Act 68 tax relief may be short lived

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(Host) School officials say they believe that recent changes to Act 60 are responsible for the passage of most school budgets on Town Meeting Day. But some officials are concerned that tax pressures will emerge in just a few years, if a number of issues aren’t addressed by local school boards.

VPR’s Bob Kinzel reports.

(Kinzel) What a difference a year makes. Last year more than 60 school budgets were defeated by voters because of rising property tax burdens. This year only six budgets were turned down and many officials believe the key reason why is Act 68 – a new law that makes some important changes to Act 60.

Act 68 raised the sales tax by one percent and pumped an additional $50 million of new state revenue into education. This helped increase the state block grant by about $1,000 per student.

Despite the positive changes, a number of school officials are very concerned that property tax burdens will be once again be a major issue unless some key issue are addressed in the next few years. Here’s the problem: School enrollment in Vermont is on the decline because birth rates are falling in the state. The number of students has decreased roughly one percent in each of the past six years. This amounts to about 1,000 students per year.

Since Act 60 sends state revenue to towns based on the number of students they have, many communities will begin receiving less money from the state. During this same time, the number of staff positions at local schools increased roughly 20 percent. This is important because salary costs and health care benefits make up roughly 75 percent of most local school budgets.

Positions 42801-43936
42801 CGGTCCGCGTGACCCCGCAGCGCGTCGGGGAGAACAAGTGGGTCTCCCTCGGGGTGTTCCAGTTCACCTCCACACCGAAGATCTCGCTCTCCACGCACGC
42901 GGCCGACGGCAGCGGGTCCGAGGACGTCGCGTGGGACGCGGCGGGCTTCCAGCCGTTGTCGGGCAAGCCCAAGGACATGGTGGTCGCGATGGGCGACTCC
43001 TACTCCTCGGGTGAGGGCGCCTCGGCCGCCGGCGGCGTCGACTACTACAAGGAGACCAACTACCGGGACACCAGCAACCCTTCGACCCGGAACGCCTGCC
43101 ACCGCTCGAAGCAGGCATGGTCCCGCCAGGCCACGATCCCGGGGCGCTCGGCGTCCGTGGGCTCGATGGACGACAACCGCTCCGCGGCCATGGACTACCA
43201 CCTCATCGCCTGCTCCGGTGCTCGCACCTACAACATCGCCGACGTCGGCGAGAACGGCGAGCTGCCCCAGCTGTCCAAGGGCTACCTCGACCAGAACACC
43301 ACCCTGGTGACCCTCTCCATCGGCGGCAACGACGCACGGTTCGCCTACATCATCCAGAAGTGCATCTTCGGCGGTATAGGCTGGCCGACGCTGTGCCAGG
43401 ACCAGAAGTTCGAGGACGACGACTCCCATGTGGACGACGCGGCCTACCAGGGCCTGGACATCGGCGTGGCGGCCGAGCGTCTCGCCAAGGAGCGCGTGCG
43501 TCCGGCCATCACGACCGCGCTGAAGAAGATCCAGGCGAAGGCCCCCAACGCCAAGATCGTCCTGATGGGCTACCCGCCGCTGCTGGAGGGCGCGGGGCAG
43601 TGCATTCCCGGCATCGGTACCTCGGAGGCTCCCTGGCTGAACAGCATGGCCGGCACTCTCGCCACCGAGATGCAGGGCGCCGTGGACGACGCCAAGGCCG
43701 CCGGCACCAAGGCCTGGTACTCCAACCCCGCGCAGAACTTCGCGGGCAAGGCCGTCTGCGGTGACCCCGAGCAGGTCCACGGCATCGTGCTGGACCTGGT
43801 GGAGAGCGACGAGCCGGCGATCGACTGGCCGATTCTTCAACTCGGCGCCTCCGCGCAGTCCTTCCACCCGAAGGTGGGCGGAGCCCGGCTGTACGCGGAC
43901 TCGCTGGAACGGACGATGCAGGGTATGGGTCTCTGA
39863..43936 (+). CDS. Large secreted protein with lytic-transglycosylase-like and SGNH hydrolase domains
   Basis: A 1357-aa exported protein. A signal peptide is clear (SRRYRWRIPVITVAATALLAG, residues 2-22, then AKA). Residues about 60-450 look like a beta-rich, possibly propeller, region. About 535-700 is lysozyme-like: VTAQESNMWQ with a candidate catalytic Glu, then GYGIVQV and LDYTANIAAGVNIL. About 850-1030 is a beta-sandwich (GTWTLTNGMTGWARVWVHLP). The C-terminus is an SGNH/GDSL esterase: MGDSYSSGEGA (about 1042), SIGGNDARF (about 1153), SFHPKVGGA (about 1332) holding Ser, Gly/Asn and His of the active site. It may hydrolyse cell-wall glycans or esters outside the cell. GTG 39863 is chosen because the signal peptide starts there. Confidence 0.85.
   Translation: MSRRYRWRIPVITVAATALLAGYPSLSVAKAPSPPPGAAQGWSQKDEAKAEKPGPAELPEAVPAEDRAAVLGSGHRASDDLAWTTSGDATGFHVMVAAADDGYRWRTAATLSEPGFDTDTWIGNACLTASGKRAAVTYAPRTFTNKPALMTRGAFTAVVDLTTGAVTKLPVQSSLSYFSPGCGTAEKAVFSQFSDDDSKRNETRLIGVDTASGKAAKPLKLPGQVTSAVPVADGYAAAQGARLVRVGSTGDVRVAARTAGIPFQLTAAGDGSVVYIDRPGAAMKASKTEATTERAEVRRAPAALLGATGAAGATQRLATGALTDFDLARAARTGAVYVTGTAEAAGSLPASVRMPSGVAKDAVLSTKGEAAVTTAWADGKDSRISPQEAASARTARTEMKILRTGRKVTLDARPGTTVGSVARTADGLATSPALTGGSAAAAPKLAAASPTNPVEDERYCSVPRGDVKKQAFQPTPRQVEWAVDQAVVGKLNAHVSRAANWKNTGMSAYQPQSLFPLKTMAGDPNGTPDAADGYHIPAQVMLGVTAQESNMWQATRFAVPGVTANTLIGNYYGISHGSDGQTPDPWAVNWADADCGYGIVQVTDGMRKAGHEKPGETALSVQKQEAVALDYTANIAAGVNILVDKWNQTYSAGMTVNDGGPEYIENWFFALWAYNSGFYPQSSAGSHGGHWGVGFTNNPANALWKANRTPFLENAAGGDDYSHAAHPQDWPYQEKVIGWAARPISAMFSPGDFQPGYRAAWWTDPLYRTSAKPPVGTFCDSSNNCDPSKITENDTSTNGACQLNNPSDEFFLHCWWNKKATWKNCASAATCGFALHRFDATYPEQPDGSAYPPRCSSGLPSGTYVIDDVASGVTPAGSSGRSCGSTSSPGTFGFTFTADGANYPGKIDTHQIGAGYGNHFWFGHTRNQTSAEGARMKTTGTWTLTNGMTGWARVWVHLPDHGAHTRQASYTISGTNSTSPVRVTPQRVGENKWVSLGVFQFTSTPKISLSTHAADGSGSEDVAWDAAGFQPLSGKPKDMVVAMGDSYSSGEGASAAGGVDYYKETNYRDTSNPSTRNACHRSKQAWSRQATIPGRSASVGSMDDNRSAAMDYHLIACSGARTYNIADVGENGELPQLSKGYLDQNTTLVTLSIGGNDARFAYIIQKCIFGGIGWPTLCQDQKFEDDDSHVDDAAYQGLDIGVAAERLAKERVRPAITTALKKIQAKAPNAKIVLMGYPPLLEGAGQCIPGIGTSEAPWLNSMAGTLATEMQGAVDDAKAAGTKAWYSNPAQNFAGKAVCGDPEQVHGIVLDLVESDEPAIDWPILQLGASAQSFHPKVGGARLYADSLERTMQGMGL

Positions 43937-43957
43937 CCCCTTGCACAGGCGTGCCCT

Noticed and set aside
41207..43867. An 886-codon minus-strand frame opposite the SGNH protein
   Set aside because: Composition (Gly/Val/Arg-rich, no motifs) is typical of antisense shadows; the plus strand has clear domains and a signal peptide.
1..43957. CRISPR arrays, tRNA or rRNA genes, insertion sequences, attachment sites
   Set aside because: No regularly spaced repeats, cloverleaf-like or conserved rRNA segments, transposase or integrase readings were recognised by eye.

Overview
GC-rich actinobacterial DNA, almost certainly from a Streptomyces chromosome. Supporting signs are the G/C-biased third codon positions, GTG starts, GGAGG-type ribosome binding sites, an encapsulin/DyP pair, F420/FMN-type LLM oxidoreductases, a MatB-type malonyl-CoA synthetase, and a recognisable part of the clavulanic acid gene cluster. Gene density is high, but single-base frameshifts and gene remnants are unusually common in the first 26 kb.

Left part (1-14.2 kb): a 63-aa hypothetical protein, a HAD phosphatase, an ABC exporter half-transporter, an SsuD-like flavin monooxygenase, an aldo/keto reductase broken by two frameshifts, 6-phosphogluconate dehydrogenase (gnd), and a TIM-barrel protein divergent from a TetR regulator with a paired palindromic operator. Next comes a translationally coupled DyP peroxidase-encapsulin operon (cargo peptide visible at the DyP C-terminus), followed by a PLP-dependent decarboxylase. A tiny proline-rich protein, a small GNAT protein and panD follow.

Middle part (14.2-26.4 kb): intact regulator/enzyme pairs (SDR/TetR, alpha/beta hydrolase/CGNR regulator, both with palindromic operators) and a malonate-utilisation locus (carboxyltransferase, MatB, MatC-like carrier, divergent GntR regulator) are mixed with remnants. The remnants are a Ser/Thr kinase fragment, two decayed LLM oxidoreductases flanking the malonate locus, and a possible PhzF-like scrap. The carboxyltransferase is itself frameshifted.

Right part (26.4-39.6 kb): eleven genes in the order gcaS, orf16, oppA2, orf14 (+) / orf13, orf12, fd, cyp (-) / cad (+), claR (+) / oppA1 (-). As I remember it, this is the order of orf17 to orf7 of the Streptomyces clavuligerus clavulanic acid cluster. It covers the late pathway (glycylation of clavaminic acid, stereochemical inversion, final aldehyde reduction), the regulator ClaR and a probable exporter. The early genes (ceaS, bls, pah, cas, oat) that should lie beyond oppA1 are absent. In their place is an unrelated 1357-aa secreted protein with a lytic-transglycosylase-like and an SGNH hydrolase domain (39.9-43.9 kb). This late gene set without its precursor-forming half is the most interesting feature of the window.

Edie Miller, who’s executive director of the Vermont School Boards Association, is concerned that the current reprieve from higher property taxes will be temporary:

(Miller) “The point is that the tax relief that we’re getting now that is the result of Act 68 – if current trends continue that relief wouldn’t last very long.”

(Kinzel) Ray Pellegrine, who’s executive director of the Vermont Principals Association, says it’s very hard for schools to reduce expenses when their student enrollment is decreasing:

(Pellegrine) “So as a principal what am I going to cut? Because I lose five kids even if they were in one grade, which they probably wouldn’t be. That’s not going to save me an awful lot in terms of staffing. So in the short term there’s not a lot of impact you can have on your budget based on staffing and so on, based on losing a few kids from your school that’s the difficulty.”

(Kinzel) Why are the number of staff positions increasing at so many schools across the state? Jeff Francis, who’s the executive director of the Vermont Superintendents Association, says greater demands for student assessment is one key factor. And Francis says there’s another:

(Francis) “If you couple that with the efforts around our special education system to provide a high quality education to all kids, which resulted in additions of paraprofessionals to support teachers. Because we have a mainstreaming special education system in the state that translated to the addition of staff.”

(Kinzel) The School Boards, the Principals’ and the Superintendents’ Associations are part of a larger coalition of education groups that’s trying to make local school officials aware of these trends. The coalition is hoping to stimulate discussion about possible solutions to the problem before the situation reaches a crisis point.

For Vermont Public Radio, I’m Bob Kinzel in Montpelier.

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